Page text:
"From Kabbalah to the Big Bang: Ancient Wisdom & Contemporary Spirituality" was the title of the lecture series.
My Hebrew teacher, Gilla Nissan, invited her students and friends to attend, so I took part in Shabbat evening services in a temple for the first time.
"Holy, holy, holy--kadosh, kadosh, kadosh" is about all I can say of the experience.
We sang psalms: "Sing to God all the earth, sing to God a new song...."Tov L'Hodot"... "L'cha Dodi"...
For this Presbyterian it was kind of like the praise singing at the beginning of some church services, but in Hebrew with Hebrew tunes and rhythm, so much more powerful and authentic. These words have been sung and chanted for three thousand years to reach out to the Almighty.
The rabbi leading the service was herself a treat to watch: a joyful smile spread across her face as she spoke and sang, close-cropped brown hair topped by a kippah or yarmulke, more often worn by Jewish men.
Her clothing too was androgynous: a simple black suit with black scoop-neck shirt and no jewelry or make-up... clearly female but joyously free of the usual gender accoutrements.
Then Daniel Matt spoke about "Shekhinah: the Feminine Half of God." He noted that although the Hebrew God is clearly beyond gender to those who reflect on the issue, still God has been portrayed predominantly in masculine terms.
"We have to balance the masculine with the feminine," he argued.
Kabbalah challenges our understanding of God. It pushes us to move beyond our childish images to "Ein Sof"-- a god that can only be described as "Without End."
The Talmud uses a word with feminine grammatical gender, Shekhinah, to describe God's Presence. Kabbalah says that when the Shekhinah and "the Holy One, blessed be He" are reunited, the original union of all things will be achieved.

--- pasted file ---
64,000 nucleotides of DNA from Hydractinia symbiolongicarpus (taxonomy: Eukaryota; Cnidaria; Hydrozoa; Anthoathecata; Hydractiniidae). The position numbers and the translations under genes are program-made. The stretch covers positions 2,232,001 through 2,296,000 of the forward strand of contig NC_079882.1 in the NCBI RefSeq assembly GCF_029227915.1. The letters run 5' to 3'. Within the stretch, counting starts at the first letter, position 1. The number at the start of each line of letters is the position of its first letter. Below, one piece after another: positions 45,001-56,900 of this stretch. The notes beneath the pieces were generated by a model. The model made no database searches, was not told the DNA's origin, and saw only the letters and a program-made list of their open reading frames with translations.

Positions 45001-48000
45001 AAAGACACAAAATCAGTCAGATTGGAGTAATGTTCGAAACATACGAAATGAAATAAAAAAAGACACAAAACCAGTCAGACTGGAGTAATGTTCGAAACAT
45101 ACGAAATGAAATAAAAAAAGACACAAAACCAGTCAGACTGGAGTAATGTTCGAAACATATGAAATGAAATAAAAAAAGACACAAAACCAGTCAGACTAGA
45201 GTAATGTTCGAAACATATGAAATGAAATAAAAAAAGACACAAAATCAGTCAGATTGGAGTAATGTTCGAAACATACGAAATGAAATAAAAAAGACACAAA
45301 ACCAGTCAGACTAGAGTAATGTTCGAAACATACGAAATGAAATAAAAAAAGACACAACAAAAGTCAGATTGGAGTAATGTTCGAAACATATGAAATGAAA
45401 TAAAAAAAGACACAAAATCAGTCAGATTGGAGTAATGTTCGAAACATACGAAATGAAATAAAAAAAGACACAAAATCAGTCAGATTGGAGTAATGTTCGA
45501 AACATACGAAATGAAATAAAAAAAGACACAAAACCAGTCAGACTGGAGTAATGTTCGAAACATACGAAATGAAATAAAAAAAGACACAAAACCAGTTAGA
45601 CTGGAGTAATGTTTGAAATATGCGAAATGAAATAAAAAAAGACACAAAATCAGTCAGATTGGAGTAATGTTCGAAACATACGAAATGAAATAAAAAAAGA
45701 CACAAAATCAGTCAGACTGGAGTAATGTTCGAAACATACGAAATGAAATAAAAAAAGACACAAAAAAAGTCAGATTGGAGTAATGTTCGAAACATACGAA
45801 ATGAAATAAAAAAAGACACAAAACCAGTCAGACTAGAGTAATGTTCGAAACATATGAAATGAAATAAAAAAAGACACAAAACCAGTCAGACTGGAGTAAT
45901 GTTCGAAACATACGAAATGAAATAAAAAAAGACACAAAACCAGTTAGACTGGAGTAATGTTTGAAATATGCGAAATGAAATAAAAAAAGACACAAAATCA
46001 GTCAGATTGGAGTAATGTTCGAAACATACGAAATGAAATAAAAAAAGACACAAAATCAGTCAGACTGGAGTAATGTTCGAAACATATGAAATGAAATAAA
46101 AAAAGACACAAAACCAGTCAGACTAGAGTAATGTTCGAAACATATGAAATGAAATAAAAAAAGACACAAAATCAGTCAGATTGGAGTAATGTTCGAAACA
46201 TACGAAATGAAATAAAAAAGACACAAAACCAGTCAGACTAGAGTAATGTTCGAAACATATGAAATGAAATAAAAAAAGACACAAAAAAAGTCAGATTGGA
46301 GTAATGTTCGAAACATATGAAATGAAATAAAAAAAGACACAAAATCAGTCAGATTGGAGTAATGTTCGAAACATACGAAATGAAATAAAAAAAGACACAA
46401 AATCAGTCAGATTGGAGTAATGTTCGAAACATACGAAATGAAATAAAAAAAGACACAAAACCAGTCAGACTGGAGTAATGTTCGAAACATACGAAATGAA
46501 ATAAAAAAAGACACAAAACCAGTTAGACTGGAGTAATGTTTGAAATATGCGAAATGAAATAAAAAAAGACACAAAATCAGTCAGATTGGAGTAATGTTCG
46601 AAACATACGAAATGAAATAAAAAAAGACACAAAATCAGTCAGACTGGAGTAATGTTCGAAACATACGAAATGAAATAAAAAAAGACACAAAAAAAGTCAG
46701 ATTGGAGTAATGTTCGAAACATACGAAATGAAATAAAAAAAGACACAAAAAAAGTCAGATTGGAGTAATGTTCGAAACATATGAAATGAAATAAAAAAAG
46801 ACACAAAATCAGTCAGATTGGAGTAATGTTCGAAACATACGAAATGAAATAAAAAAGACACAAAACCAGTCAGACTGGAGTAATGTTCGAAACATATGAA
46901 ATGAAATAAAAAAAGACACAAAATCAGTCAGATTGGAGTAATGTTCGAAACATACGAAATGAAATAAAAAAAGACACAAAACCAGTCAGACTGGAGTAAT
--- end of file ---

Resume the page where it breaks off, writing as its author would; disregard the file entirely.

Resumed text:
"Every human action affects the divine couple, either helping or hindering" this union, Matt said. "If we become truly receptive, wisdom appears spontaneously, taking us by surprise."
The Zohar was written in Provence and Spain in the 12th & 13th centuries by Moses DeLeon, perhaps using earlier mystical material. It's about mysticism, which Matt defined as "direct contact with God."
When Moses asks for God's name, God refuses to be pinned down, saying only "I am Who." The ten commandments include the prohibition against making "graven images, but Ezekiel begins with a most riveting picture of God. That book becomes "the archetype of Jewish mystical ascent," Matt said.
The community out of which the Zohar developed began to reimagine God in new and startling ways, Matt said. They used "new ancient words"--milim ha-attiqim ha-hadash.
"There is no place on earth empty of your presence," says a commentary on the Torah in the Talmud. The word Shekhinah denoting God's presence comes from the root shakan meaning "to dwell."
Partly because of the word's feminine gender, Shekhinah came to be seen as the Divine Feminine. One rabbi even describes his mother as "the embodiment of the Divine Feminine," said Matt.
He said that Gershem Sholem calls it "the revenge of myth" that God starts to be seen as both masculine and feminine because for so long any hint of the feminine had been excluded from the view of God. The prophets criticized worship of Anat, Ashtoreth, and Asherah--the female gods worshipped in Canaan. Maimonides and others had said for so long that God is not physical.
But in the 12-13th centuries, a view of God as union of masculine and feminine re-emerges in the heart of rabbinic Judaism in Kabbalah.
"Some people don't realize that God is equally masculine and feminine," Matt said.
Matt summed up his view of God in three statements:
1) God is Ein Sof--without end and beyond any other descriptive words.
2) Thus we cannot see God as masculine. More accurately, there is a balance of the divine feminine and masculine within God.
3) God needs us--is incomplete without our cooperation.
"We need to reacquaint ourselves with the Shekhinah," he said. One way is to welcome the Sabbath as a queen, a practice that was begun in Kabbalah: "Come, let us go forth to welcome Queen Shabbat."
"As the sun sets and the Sabbath begins, go to a high spot, close your eyes, and meditate on the Shekhinah, God's Presence," Matt suggested. "Shabbat means 'to stop.' It is an opportunity to reacquaint ourselves with God. For the whole day, we possess the greatest luxury possible--not thinking of money [or work]."
"We can disengage from materialism," he said. We can enjoy walking, reading, unplanned time.
"The Shabbat is a palace in time, a chance to recover the divine presence of God."
As his words ended, the room was filled with awe, a holy sense of God's nearness, and a new feeling that we can indeed live in God's presence for at least one day if we choose.